It is known that APEs can be removed from aqueous solutions using granular activated carbon. However, activated carbon may not be effective for the primary treatment of wastewaters that contain these compounds. Often such wastewaters contain other compounds or phases in addition to the APEs that are competitive for adsorption onto the activated carbon or may foul the activated carbon. Should the concentration of these other compounds, or phases, be high enough, they could cause a decrease in the effectiveness of the removal of APEs onto the carbon. This is likely since APEs are often present in wastewater at part per million levels in wastewater from processes employing them, whereas other compounds competitive with the surfactants for the activated carbon may be present at percent levels. Under these conditions, relying on activated carbon for removing APEs is prohibitively expensive.


In one aspect, the invention provides a method for removing surfactants from a wastewater stream, comprising the steps of subjecting the wastewater stream to ultra-filtration to separate phases, generating a concentrate and a permeate, and subject the permeate to contact with activated carbon sufficient to remove the surfactants to a desired level.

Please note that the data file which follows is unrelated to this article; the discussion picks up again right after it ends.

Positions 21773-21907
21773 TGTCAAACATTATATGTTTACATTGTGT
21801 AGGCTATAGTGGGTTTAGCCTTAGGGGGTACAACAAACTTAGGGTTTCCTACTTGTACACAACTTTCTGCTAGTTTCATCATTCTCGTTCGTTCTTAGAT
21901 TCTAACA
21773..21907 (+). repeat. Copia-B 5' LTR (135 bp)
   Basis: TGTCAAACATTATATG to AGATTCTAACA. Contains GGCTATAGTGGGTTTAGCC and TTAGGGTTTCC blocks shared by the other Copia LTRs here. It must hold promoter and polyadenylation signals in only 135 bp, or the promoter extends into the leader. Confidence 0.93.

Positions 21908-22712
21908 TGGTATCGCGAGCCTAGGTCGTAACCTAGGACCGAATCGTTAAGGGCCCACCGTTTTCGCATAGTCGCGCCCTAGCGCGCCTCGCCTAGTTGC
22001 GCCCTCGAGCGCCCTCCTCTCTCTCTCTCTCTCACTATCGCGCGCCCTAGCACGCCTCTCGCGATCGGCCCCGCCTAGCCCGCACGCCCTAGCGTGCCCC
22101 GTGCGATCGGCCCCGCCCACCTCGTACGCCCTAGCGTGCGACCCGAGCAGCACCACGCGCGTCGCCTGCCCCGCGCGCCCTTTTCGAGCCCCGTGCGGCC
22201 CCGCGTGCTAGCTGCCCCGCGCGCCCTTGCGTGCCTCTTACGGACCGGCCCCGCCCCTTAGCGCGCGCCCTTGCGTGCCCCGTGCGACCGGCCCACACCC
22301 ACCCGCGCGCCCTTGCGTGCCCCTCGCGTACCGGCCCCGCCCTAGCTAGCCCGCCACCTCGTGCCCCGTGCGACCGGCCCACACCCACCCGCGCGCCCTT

FIG. 1 illustrates a schematic view of an exemplary system or apparatus suitable for carrying out the method according to the present invention.


In this application, “ultra-filtration” means a filtration media having pore sizes of from about 0.0025 to about 0.1 micrometers.

In general the present invention directed to methods of treatment of wastewater streams. In one aspect, the invention is directed to treatment all the water streams containing surfactants that can be present in multiple phases. What example of the surfactant that can be present multiple phases is chemicals belonging to the family including alkylphenol ethoxylates.